- Sensory/Observation. The CSD curriculum requires essential ability in information acquisition. The student must have the ability to master information presented in course work in the form of lectures, written materials, and projected images. The student must also be able to acquire the information presented through demonstrations and experiences in the clinical training portion of the program. The student must be able to observe a patient accurately, both at a distance and close at hand, and observe and appreciate nonverbal communication and manual signs when performing clinical assessments and treatment activities. The student must have the ability to take a case history and perform a visual examination of various oral and craniofacial structures (i.e., ear, throat, oral cavity, skull, et cetera). The student must have sufficient sensory capability to perform all required examination and treatment protocols using instruments and tools necessary for accurate, efficient, and timely completion of such activities.
- Communication. The student must be able to accurately, effectively, and sensitively communicate information on patient status with other students, faculty, staff, patients, families, and other professionals. This information must be communicated in a succinct yet comprehensive manner and in settings in which time available may be limited. These skills require the ability to assess and effectively communicate all relevant information including the significance of nonverbal responses. These skills also require the ability to immediately assess incoming information to allow for well-focused, appropriate follow-up inquiry. The student must be capable of responsive, empathetic listening to establish rapport in a way that promotes openness on issues of concern and sensitivity to potential cultural differences. Students must express ideas and feelings clearly and demonstrate a willingness and ability to give and receive feedback.
- Cognitive. The student must have the cognitive abilities necessary to master relevant content in basic science and clinical courses at a level deemed appropriate by the faculty and professional staff. These skills may be described as the ability to comprehend, memorize, analyze, and synthesize material. Students must be able to develop reasoning and decision-making skills appropriate to the practice of speech-language pathology and/or audiology.
- Behavior/Emotional. The student must possess the emotional health required for the full utilization of his or her intellectual abilities, the exercise of good judgment, and the prompt completion of all responsibilities attendant to the diagnosis and treatment of communication disorders in patients. In addition, the student must be able to maintain mature, sensitive, and effective relationships with patients, students, faculty, staff, and other professionals under all conditions, including highly stressful situations. The student must have the emotional stability to function effectively under stress and to adapt to an environment that may change rapidly without warning and/or in unpredictable ways. The student must be able to experience empathy for the situations and circumstances of others and effectively communicate that empathy. The student must know if his or her values, attitudes, beliefs, emotions, and/or experiences affect his or her perceptions and relationships with others. The student must be willing and able to examine and change his or her behavior when it interferes with productive individual or team relationships. The student must possess skills and experience necessary for effective and harmonious relationships in diverse learning and working environments.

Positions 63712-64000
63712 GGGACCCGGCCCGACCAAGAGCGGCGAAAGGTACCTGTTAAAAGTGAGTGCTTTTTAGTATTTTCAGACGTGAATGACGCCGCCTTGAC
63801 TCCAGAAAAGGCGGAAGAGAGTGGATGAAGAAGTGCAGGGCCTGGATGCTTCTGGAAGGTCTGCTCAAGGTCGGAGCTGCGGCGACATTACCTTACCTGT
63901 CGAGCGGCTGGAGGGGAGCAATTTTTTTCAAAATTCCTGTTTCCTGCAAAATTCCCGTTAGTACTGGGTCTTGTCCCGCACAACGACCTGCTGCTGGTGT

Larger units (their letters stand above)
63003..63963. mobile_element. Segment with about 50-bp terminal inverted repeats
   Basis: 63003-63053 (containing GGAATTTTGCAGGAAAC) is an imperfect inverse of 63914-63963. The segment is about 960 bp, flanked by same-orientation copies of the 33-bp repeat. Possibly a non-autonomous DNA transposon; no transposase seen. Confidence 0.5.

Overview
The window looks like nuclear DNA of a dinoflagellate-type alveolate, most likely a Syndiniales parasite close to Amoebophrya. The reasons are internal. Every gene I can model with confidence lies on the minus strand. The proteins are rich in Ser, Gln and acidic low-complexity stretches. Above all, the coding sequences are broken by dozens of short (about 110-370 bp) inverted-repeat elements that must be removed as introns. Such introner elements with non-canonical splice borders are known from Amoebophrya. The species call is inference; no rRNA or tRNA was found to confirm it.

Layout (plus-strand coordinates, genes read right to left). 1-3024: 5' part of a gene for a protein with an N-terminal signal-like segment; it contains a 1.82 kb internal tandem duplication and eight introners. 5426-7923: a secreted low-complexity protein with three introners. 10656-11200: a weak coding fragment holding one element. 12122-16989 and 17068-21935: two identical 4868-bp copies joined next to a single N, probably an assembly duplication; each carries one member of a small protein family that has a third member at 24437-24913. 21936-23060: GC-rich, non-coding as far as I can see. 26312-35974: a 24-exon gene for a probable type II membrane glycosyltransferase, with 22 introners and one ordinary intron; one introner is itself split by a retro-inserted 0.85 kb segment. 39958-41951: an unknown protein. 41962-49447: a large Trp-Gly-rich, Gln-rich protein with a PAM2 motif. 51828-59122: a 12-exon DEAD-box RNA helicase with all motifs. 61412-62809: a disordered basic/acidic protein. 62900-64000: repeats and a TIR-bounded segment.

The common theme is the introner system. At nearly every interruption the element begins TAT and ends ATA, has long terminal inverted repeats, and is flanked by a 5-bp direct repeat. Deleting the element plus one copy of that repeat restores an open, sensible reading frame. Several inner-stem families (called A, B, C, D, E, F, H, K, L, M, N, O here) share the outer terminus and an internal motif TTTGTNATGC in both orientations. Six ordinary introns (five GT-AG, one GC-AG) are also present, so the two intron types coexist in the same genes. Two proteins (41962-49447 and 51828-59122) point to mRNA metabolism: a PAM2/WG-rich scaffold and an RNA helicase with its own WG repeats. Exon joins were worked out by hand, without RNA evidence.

- Professional. The student must possess the ability to reason judiciously and practice speech-language pathology and/or audiology in an ethical manner. Students must be willing to learn and abide by professional standards of practice. Students must possess attributes that include compassion, empathy, altruism, integrity, honesty, responsibility, and tolerance. The student must be able to engage in patient care delivery in all clinical settings and be able to deliver care to all patient populations, including but not limited to, children, adolescents, adults, developmentally disabled persons, medically compromised patients, and vulnerable adults.
Writing Proficiency Guidelines
Majors in Communication Sciences and Disorders must complete a minimum of three writing proficiency points in approved upper-division writing proficiency courses at WWU with a minimum grade of C-. Students must meet with an undergraduate advisor no later than the fourth week of winter quarter of the junior year to file a plan of study. The plan of study will include signing up for specific writing proficiency courses and labs.
For a concentration leading to the Master of Arts degree, see the Graduate School section of this catalog.
ProgramsUndergraduate MajorUndergraduate MinorGraduate
CoursesCommunication Sci & Disorders
Courses numbered X37; X97; 300, 400, 500 are described in the University Academic Policies section of this catalog.